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Old 01-31-2020, 04:31 AM
 
Location: The Driftless Area, WI
3,350 posts, read 1,303,290 times
Reputation: 7405
Quote:
Originally Posted by suzy_q2010 View Post
If you take red yeast rice you are taking a statin.

Your HDL is great; the LDL is just above optimal.



Diet does affect cholesterol levels.

https://www.nhlbi.nih.gov/files/docs...t/chol_tlc.pdf

Since cholesterol is deposited in the wall of the artery during atherogenesis it is insane to think cholesterol is not part of the process.

A fib:

https://www.heart.org/en/health-topi...risk-of-stroke

"About three out of four people who have a stroke for the first time have high blood pressure. And an irregular atrial heart rhythm — a condition called atrial fibrillation — is present in about one out of five strokes."

That is 20%, not 50%.

High blood pressure is a risk factor for a fib.

Diet does affect chol levels-- but very little.


About 2/3rds of strokes are thrombotic, usually occurring in sleep when cardiac output (related to HR & BP) falls. Coagulability of blood a major factor. Hemorrhagic stroke (1/6th of strokes) is related to hi bp.


Be careful using correlations and assigning cause & effect. If A =B and B = C, the A = C even if A has nothing to do with C.


People get the false impression that chol is like debris floating down a river and collecting as a pile of junk on a sandbar at a bend in the river...That's not how arterial plaques develop. They are really better envisioned as a callous building up on the arterial wall, just like callouses develope on hands roughed up by a rake or shovel.....The rough spot trips the clotting cascade into action: fibrinogen is turned into a network of fibrin, which traps (actually recruits-- ie, actively calls in clotting proteins, WBCs and chol to form the callous....The higher the chol level, the bigger the callous. Chole is an effect of arterial damage, not the cause.....Those enriching themselves on the "chol problem" conveniently forget this bit of basic physiology they all learned as 1st year med students.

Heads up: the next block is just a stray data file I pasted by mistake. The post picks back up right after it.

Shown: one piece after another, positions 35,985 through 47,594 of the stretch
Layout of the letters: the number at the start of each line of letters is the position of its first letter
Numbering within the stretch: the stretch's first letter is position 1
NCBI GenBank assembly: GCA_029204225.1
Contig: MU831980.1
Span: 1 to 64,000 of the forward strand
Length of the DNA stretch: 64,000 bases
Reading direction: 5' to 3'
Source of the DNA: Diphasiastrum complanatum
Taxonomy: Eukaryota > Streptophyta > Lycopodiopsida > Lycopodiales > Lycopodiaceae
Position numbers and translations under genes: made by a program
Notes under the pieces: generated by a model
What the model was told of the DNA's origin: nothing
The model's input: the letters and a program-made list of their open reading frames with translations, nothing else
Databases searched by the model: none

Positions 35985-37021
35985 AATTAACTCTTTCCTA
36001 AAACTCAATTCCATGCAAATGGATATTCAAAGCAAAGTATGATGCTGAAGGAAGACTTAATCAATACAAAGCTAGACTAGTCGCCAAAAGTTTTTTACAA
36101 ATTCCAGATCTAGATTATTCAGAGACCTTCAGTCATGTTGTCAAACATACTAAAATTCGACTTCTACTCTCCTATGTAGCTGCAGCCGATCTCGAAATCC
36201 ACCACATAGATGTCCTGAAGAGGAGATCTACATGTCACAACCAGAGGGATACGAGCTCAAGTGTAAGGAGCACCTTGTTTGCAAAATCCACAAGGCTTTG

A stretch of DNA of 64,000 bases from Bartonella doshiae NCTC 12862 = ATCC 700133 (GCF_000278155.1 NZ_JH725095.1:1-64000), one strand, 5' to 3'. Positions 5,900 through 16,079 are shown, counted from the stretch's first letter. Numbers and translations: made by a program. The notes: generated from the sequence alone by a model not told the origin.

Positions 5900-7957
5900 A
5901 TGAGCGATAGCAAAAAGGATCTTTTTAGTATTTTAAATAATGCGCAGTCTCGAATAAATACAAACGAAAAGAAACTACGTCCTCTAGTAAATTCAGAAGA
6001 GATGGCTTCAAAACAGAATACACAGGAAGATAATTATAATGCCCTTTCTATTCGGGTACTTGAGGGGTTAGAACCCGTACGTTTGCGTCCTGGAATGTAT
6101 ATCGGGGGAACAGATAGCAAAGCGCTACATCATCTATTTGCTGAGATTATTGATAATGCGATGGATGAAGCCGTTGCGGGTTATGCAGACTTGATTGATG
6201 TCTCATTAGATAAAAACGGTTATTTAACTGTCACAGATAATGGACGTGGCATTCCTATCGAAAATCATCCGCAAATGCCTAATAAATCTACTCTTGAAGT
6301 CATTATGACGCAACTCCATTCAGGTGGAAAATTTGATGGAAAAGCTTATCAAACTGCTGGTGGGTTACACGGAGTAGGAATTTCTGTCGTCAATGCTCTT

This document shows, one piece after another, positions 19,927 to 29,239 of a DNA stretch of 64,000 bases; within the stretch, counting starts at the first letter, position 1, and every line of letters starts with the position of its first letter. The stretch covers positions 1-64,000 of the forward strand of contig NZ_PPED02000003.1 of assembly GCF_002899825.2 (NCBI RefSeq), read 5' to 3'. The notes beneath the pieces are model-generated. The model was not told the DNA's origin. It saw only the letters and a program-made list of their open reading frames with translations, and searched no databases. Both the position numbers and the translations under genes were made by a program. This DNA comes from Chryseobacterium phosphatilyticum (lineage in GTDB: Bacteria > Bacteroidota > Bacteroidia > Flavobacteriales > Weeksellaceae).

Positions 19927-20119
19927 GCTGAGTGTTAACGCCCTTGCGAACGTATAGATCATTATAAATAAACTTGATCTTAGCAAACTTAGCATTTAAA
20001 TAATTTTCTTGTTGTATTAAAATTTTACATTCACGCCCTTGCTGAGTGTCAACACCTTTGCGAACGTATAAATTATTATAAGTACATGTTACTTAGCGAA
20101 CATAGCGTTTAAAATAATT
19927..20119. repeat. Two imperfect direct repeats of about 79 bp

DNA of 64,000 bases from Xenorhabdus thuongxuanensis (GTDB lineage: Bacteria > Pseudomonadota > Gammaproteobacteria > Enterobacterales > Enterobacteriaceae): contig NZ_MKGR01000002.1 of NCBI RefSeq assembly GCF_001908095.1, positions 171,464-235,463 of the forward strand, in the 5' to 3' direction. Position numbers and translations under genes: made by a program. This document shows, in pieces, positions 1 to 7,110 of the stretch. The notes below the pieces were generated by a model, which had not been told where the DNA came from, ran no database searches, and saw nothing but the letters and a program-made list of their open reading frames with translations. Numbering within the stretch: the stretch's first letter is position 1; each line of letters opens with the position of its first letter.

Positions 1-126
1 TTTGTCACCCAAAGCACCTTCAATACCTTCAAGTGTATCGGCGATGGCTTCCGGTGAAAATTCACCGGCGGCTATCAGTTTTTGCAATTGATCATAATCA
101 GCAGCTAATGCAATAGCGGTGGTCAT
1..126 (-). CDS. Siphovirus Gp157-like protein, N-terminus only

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Old 01-31-2020, 07:02 AM
 
3,108 posts, read 1,205,152 times
Reputation: 8143
Quote:
Originally Posted by guidoLaMoto View Post
Diet does affect chol levels-- but very little.
I think it varies by person. A coworker had high cholesterol levels but it ran in her family. She was in her early 30s, thin as a rail and practically vegetarian but that didn't help. She said she once went on a diet that was as free of fat as she could make it- she was miserable and her cholesterol dropped by only 10 points.

OTOH, I've seen many people on a Board I'm on for early retirees post about finally having the time and inclination after their retirement to take control of their health, and getting their cholesterol levels down after eating healthier, losing weight and becoming more active. Not all of those necessarily caused the drop but the point is that they lowered their levels by lifestyle changes. I find it hard to believe that if I added more refined sugars, cream cheese, bacon and deep-fried onion rings to my diet I'd have the same cholesterol values.